Memorandum on managing the long-term effects of COVID-19


SUBJECT: Coping with the long-term effects of COVID-19

By the authority vested in me as President by the Constitution and the laws of the United States of America, it is ordered as follows:

Division 1. Politics. My administration has made battling the coronavirus disease 2019 (COVID-19) pandemic and guiding the nation through the worst public health crisis in more than a century our top priority. When I came to power, COVID-19 was wreaking havoc on our country – shutting down our businesses, keeping our children out of school, and forcing us into self-isolation. Today, America has the tools to protect itself against COVID-19 and to dramatically reduce its risk. We are heading towards a future in which COVID-19 does not disrupt our daily lives and is something we prevent, protect and treat.

As we chart the way forward, we remember the more than 950,000 people in the United States lost to COVID-19. They were beloved parents, grandparents, children, siblings, spouses, neighbors and friends. More than 200,000 children in the United States have lost a parent or caregiver to the disease. Every soul is irreplaceable, and the families and communities left behind are still reeling from profound loss. Many families and communities have already received support from federal programs that help them deal with the loss they have suffered. As we move forward, we are committed to ensuring that families and communities can access these support programs and connect to the resources they may need to help them heal, be healthy and well. -to be.

At the same time, many of our family members, neighbors and friends continue to experience the long-term negative effects of COVID-19. Many people report debilitating and lasting effects from being infected with COVID-19, often referred to as “long COVID”. These symptoms can occur in anyone who has had COVID-19, including people of all ages, races, genders and ethnicities; people with or without disabilities; people with or without underlying health conditions; and individuals, whether or not they had initial symptoms. Long-term COVID sufferers report new or recurring symptoms, which may include anxiety and depression, fatigue, shortness of breath, difficulty concentrating, heart palpitations, trouble sleeping, chest pain and joints, headaches and other symptoms. These symptoms may persist long after the acute COVID-19 infection has resolved. Even young and healthy people have reported long COVID symptoms that last for several months. These symptoms can affect individuals’ ability to work, carry out daily activities, participate in educational activities, and participate in their communities. Our world-class research and public health organizations have begun the difficult work of understanding these new conditions, their causes, and potential prevention and treatment options. Our health care and support programs help meet the needs of people experiencing the lasting effects of COVID-19. To organize the federal government’s response, departments and executive agencies (agencies) must work together to use federal government expertise, resources and benefit programs to ensure that we accelerate scientific progress and provide people with the support and the services they need.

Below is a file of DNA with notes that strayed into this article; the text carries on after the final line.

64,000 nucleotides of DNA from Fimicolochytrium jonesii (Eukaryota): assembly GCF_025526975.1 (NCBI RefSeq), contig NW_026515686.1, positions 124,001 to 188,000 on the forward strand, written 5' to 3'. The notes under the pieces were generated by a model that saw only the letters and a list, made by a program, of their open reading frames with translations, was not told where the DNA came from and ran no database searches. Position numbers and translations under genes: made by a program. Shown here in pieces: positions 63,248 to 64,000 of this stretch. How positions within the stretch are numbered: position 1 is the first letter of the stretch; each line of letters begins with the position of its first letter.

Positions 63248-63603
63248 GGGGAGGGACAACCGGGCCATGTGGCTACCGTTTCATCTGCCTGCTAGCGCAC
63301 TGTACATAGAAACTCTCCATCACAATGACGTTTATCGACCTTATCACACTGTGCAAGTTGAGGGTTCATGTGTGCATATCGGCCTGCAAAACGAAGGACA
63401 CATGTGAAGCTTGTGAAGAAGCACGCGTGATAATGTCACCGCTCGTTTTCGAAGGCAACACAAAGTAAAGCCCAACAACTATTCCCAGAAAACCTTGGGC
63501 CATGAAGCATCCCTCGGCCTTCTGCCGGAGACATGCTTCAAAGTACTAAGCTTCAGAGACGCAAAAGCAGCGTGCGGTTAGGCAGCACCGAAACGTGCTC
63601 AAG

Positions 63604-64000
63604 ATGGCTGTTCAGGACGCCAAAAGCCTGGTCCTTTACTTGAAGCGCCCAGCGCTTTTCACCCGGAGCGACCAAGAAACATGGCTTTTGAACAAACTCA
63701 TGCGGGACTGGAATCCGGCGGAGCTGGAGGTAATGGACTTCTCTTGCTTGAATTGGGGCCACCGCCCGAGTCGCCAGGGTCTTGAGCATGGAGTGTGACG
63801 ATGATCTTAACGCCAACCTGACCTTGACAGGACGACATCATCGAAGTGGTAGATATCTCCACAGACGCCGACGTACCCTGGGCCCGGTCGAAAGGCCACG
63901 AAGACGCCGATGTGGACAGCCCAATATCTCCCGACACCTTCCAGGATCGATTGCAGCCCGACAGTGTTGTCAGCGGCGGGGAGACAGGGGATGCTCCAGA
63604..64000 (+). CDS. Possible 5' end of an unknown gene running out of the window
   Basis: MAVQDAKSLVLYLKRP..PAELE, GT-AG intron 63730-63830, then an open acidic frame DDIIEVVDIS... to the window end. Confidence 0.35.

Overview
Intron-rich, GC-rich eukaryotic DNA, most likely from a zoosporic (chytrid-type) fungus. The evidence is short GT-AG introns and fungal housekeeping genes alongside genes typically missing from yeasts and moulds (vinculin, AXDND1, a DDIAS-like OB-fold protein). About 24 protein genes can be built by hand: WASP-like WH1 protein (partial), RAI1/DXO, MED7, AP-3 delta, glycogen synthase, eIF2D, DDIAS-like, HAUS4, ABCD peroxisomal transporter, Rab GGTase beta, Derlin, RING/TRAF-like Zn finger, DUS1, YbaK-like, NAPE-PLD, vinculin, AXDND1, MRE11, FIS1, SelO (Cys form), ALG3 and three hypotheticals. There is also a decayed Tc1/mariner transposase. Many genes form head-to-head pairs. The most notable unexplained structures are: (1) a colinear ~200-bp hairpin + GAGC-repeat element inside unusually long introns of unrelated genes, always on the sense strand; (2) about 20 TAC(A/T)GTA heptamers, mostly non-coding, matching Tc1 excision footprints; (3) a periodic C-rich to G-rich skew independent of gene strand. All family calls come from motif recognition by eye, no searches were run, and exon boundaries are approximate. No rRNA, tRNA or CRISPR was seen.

Additionally, the American public is grappling with a mental health crisis exacerbated by the pandemic. Too many people have felt the effects of social isolation, illness, economic insecurity, increased caregiver burden and bereavement. My administration has made significant investments in mental health and in the prevention, treatment, and recovery support of substance use disorders for the American public, including expanding access to community behavioral health services. . We are committed to advancing these behavioral health efforts to better identify the impacts of the pandemic on mental health, substance use and well-being, and to taking action to address these impacts for the people we serve. serve.

Our nation can continue to protect the public — and spare countless families the deepest pain imaginable — if everyone does their part. Today, we have many tools to protect ourselves and our loved ones from COVID-19 – from vaccines to tests, treatments, masks, and more. My Administration recognizes the toll of this pandemic on the American public and pledges to redouble our efforts to help the American people deal with the long-term effects of COVID-19 on their lives and on society.

Second. 2. Organizing the whole-of-government response to the long-term effects of COVID-19. (a) The Secretary of Health and Human Services (the Secretary) coordinates the government-wide response to the long-term effects of COVID-19. My administration will harness the full potential of the federal government, in coordination with public and private sector partners, to mount a comprehensive and effective response. The Secretary reports on coordination efforts to the COVID-19 Response Coordinator and Advisor to the President and the Assistant to the President for Domestic Policy.